We continued onResized_HPIM3568 hoping to see Caherconnell Stone Fort, a particularly well preserved ancient ring fort.  We got theResized_HPIM3560re a few minutes before 10am.  The sign said it was open until the end of October from 10 to 5pm.  We checked our calendar (Oct 30th) and waited around, but it didn’t open – total bummer.  It seemed so unfair that we weren’t allowed to just walk up to it and have a look.  I mean, this thing has been there for about 1500 to 2000 years – the people that own the property didn’t build it so why not leave it open for you to walk past freely?  Fortunately the next stop, the Poulnabrone Portal Tomb, even older at 5500 years, approximately, was open for us to visit. It was windy and rainy and we were just about the only people there – which let us get some amazing photos. This is the oldest man made thing I’d ever seen.  I mean, I think of Stonehenge and the pyramids as old, but this predates those Resized_HPIM3561by about 1000 and 2000 years, respectively.  It is Resized_HPIM3567called a portal tomb because it has two tall stones flanking the entrance to a chamber whose floor is a single, large, capstone.  This capstone sits on top of a cairn of rocks containing  the remains of ancient peoples.  The name, translated, literally means the Hill of Sorrows.  Archeological excavations showed there were the remains of about 40 people within the tomb, and it is believed that bodies, at this time, were left after death to rot in the elements.  Then, when only bones remained, they were either placed directly into the tombs or cremated and then placed within.  People did not live to be very old, most dying either as children or in their late 20’s or early 30’s.    There are about 70 other dolmens in this region, proving there must have been quite a thriving community here at one time.   We were inspired by the tomb, of course, but even better was the chance to scramble around the limestone rocks of the Burren. It reminded us, a bit, of the malroches we visited last fall.  It really is quite an amazing geological phenomenon. The placard said that, in the times when the dolmen was built, the landscape was quite different, with more greenery and trees.  Indeed, much of the Burren looks nothing like this, but seems to be covered in green turf.  In fact, they still have to allow cows to graze here regularly to keep the overgrowth from taking over.  It is amazing that plants can grow and thrive inbetween the grikes and clints of the limestone pavement, but indeed, there is an amazing variety of plants growing here and it is known for its incredible wildflowers (too bad we came in the fall since I have a hard time believing it!).    As one raiding soldier once said (http://www.jstor.org/pss/20517955) “This is a country, where there is not water enough to drown a man; wood enough to hang one; nor earth enough to bury him.”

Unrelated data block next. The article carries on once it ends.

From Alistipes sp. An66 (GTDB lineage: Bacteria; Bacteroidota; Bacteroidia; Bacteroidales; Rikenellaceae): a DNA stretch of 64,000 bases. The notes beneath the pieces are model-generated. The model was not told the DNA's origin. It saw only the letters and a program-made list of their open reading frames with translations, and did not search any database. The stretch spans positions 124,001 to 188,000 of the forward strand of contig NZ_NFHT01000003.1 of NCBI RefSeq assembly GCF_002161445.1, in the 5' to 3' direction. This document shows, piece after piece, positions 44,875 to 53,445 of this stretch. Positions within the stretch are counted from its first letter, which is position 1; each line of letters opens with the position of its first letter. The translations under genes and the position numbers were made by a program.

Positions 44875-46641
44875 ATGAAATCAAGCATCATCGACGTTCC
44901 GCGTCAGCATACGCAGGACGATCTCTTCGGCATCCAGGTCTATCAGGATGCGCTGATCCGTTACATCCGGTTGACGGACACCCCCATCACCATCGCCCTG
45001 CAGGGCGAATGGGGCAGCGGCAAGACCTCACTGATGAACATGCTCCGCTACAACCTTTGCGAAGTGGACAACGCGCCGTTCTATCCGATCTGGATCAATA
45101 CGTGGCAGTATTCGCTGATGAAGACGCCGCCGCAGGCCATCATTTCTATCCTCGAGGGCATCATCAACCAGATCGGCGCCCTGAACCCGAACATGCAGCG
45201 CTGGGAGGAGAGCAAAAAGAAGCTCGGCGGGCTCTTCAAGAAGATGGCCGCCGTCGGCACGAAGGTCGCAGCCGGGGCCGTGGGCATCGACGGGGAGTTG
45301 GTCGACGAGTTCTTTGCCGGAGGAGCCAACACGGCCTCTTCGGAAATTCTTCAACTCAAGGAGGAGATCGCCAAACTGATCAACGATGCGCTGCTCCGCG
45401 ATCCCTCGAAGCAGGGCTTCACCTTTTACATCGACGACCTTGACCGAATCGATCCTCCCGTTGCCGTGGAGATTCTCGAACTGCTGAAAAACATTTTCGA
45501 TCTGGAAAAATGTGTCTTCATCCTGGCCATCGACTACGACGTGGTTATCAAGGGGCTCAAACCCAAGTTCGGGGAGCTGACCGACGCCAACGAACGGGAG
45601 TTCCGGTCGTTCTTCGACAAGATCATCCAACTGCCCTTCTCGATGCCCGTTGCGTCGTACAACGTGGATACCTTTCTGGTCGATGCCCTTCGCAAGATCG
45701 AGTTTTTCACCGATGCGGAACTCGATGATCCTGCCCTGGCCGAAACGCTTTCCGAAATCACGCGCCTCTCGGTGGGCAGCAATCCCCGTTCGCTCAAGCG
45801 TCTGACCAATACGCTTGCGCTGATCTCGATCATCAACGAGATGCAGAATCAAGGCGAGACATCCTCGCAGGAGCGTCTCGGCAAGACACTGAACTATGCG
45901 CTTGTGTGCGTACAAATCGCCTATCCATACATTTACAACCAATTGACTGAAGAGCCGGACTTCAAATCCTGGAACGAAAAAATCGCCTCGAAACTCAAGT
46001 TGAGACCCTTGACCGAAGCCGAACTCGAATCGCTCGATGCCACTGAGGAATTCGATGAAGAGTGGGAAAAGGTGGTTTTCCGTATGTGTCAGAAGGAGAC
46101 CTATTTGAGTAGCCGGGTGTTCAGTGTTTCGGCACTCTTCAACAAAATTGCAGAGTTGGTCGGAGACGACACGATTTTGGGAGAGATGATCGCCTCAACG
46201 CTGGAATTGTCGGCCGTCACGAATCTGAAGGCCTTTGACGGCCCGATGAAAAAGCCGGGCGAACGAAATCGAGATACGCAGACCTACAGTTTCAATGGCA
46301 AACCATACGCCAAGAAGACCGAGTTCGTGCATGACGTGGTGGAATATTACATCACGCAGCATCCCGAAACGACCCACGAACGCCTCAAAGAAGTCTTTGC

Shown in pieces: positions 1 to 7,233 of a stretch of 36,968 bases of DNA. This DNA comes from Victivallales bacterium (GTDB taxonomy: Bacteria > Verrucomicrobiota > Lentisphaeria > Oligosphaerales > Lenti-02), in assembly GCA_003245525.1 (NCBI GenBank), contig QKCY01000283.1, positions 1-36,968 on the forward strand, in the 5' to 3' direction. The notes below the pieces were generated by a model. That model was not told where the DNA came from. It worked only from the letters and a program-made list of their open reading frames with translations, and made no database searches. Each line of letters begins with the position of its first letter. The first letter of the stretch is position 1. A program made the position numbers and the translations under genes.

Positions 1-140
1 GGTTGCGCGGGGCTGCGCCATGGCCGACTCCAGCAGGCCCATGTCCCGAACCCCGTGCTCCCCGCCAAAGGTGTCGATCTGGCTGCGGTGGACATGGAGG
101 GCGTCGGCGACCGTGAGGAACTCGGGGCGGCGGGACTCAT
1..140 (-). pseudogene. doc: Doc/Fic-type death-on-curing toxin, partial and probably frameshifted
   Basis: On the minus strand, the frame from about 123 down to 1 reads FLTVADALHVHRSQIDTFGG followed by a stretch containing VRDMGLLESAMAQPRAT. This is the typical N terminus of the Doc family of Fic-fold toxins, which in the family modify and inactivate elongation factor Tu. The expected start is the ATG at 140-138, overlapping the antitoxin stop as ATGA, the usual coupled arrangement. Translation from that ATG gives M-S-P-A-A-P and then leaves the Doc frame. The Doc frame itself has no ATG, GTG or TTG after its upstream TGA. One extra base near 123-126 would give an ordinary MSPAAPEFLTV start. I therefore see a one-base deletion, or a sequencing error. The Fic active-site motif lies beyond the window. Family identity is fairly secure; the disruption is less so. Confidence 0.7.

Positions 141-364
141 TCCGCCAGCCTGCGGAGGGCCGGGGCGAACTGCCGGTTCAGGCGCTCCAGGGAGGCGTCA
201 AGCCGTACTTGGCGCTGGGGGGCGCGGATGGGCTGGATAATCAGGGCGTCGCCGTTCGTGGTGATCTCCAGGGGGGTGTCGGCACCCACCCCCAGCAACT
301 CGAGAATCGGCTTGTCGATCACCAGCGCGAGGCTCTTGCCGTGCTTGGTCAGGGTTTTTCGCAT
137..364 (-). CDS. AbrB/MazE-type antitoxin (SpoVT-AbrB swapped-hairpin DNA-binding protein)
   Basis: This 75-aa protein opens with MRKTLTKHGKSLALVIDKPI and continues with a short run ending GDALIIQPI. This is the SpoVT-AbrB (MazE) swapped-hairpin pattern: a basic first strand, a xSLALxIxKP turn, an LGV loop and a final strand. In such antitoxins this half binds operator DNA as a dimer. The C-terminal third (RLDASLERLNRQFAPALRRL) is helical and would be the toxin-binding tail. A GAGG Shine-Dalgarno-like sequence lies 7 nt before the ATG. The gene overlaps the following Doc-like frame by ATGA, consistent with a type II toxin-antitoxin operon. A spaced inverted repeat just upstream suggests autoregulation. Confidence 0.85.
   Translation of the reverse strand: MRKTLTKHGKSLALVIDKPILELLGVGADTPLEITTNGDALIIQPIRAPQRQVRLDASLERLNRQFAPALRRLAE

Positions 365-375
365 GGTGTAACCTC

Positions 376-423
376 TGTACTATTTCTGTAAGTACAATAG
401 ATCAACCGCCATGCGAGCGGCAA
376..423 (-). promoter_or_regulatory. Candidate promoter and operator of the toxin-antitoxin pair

Resized_HPIM3559 Resized_HPIM3562 Resized_HPIM3563